Trip: Mt Rainier - DC
My buddy wanted to summit Rainier before he deployed to Afghanistan next month. He’s an Army Ranger, a West Point Officer and a company commander of a Striker company at Ft Lewis. I was feeling pretty good about his ability and I had been up the DC twice, I knew the route and I was confident that I could safely guide him there. It’s the DC for Christ’s sake.
The only weekend he had available was Friday the 3rd and Saturday the 4th. The problem was, he had an obligation Friday morning that meant we would arrive late at Muir. And a late arrival it was.
We walked into Muir at 10:30 pm. Needless to say I knew we were in for a tough summit push. I wanted to get up at midnight and get ahead of the pack but we ended up sleeping until 1:00 to give us a little more rest. Then it took us a full hour and a half to get ready so we did not set out until 2:30. We were about 30 minutes behind the last rope. I was trying to be optimistic though. If we couldn’t get a head of them at least we would be well behind the crowds.
I told him we were looking at a 9:00 am summit, which I felt was a bit late, especially because it was going to be so hot that day. I knew the decent conditions would be brutal at the least and dangerous at the worst.
I felt our only hope was to make up some time and seriously push hard. We caught up to the trailing rope teams on the Flats and they were moving rather slow. We followed behind them to the broken up area of the Ingram Glacier where the traverse is over to the base of the Cleaver. I decided we would hang out there and let these teams get though the first part of the Cleaver to avoid them kicking any rocks down on us. Hopefully, we could muster the energy to pass them above the Cleaver on the Edmunds.
As we sat on our packs and watched them approach the Cleaver I told my buddy that I wasn’t really happy about our schedule. We would have to limit breaks and really work on making up some time if we were going to summit at a reasonable hour.
Then I heard the crashing sounds of a huge rock fall.
The other teams were about 100 meters a head of us at the base of the Cleaver. I could just barely make out the falling debris but headlamps where spinning in all directions. There was complete chaos and panic. We could hear people yelling and couldn’t make out everything they were saying, but “he isn’t responding” got my attention.
And then the second rock fall came… just as big as the fist.
It was a frustrating and terrifying moment. I felt helpless and was worried I would see a team swept into one of the gaping crevasses in the Ingram Glacier not far below them.
We could see one headlamp down off the boot track. The two-man rope in the rear began to hurry in our direction. We were already walking toward them hoping to offer our assistance wondering if a third rock fall would follow and what we would do.
As the team approached we asked them if the other teams were ok. They said they were not sure but wanted to get out of the rock fall area. The second slide just barley missed them as they ran out of the way. He told me the boulders and sheets of ice that fell where up to two feet across.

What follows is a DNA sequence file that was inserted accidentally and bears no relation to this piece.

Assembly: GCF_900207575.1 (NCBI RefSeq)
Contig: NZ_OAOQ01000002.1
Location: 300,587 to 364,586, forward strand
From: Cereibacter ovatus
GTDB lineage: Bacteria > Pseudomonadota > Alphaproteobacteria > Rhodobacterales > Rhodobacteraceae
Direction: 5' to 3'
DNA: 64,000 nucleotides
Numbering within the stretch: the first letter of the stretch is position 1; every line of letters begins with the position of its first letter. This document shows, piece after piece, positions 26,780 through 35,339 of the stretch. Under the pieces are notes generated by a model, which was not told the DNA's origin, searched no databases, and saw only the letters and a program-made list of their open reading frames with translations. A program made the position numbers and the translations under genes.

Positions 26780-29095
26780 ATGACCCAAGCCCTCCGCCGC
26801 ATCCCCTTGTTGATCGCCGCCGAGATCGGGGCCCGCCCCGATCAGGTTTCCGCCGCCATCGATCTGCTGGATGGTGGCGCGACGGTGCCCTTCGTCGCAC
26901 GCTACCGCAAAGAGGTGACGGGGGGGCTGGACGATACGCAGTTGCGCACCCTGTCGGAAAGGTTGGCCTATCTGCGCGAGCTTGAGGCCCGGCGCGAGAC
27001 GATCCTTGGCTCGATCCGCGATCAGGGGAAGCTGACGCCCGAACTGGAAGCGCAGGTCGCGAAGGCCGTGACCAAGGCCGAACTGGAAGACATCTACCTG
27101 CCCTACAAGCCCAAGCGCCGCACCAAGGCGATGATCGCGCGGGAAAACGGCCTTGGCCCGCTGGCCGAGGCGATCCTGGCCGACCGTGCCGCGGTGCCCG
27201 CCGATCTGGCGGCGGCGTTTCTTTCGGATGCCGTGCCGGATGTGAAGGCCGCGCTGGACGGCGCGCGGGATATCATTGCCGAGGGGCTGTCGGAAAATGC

We asked if they thought the other teams needed help and they told us that there wasn’t anything to do. They had six climbers on two ropes and all were jammed in the bottleneck at the base of the Cleaver working to get the injured climber out.
We anxiously watched as the two teams recovered the fallen climber and slowly began working their way back towards us.
As we waited I noticed two headlamps on the Cleaver above where the rock fall had occurred. They were not moving. I don’t know if they caused it or not but we all had our suspicions.
When the first man got to us I asked if everyone was ok and he said one of them got hit by a rock in the jaw. By the time the injured man walked by us I was completely stunned by what I saw. His face was a bloody mess and I was surprised to see him walking.
They continued by us without saying a word. They looked like a family, three younger boys, a woman, a man and the injured climber who appeared to be the oldest.
After they passed we all discussed whether we should continue or not. We were all rattled and had lost another hour during this ordeal. Now we were looking at a 10:00 am summit at the earliest. I said that was just too late and we should turn back. My climbing partner wasn’t happy to hear that.
We then noticed the two headlamps that we suspected of causing the rock fall were descending the Cleaver. I said that was it, we are not climbing up there while they are descending. Besides, at the rate they were moving, it would be another hour and an 11:00 summit was out of the question. Our team and the other guys all turned around.
We also talked about waiting to have a “word” with these climbers but decided that it wasn’t worth it and we were all ready to just get off the mountain.
Shortly after we got back to Muir a helicopter airlifted the man out. I was actually impressed that he was able to walk all the way back down to Muir.
I asked the RMI guides if they knew the extent of his injuries. I don’t think anyone was quite sure, but I heard the first wave of rocks hit him in the back of the head and the second caused him to fall and smash his upper jaw into a rock and he lost some teeth. But again, I don’t know how reliable the information was.
Guiding my friend to the summit of Rainier along the DC would normally be relatively easy. But making the decision that took his summit away from him was tough even though we both agreed it was the right one.
Also, loosing the summit because someone else got hurt is selfish and we acknowledged that too. But, in the end we walked away unharmed and with new respect for even the most pedestrian routes.
The other guy had a much tougher day than we did. I hope his injuries were not as bad as they appeared. Our thoughts are with him.
Here is a shot of the Copter leaving Muir: